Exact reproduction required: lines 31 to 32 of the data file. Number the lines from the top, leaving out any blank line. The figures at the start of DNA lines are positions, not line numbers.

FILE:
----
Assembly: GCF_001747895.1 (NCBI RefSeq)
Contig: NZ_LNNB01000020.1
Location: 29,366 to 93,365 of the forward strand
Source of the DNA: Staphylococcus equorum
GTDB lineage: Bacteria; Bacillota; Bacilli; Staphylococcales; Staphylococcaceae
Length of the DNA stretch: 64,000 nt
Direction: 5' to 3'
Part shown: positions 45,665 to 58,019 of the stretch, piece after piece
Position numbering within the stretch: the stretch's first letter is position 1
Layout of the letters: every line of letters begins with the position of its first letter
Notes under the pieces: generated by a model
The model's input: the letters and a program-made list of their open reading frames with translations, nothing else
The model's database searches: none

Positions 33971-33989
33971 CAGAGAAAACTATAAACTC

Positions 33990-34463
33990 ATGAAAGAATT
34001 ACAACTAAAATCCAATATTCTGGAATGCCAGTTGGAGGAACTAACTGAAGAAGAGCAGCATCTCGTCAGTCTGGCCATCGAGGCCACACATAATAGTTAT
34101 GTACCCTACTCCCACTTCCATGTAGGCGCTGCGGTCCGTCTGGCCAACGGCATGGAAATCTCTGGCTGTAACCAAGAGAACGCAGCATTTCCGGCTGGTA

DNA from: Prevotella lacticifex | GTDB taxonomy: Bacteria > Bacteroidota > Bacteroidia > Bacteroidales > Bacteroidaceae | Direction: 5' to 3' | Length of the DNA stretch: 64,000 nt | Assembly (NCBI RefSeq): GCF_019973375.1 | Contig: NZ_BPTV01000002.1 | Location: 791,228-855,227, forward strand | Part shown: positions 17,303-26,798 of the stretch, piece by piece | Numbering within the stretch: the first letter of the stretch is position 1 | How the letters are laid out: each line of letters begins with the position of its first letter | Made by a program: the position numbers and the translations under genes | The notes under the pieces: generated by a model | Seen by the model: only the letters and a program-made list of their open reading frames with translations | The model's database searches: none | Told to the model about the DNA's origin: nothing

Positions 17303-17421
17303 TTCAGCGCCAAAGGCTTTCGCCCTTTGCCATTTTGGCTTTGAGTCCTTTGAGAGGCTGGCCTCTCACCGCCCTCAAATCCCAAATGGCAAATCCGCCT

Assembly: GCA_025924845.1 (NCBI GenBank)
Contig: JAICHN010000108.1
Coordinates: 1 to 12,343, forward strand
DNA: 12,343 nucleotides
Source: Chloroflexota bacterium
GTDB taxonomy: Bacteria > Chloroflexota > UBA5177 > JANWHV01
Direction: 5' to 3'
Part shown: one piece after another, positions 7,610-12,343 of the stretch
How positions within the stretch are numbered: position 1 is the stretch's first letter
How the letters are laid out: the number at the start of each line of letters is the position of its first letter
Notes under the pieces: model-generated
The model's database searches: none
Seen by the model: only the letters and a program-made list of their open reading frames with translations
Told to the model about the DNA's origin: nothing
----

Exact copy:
How positions within the stretch are numbered: position 1 is the stretch's first letter
How the letters are laid out: the number at the start of each line of letters is the position of its first letter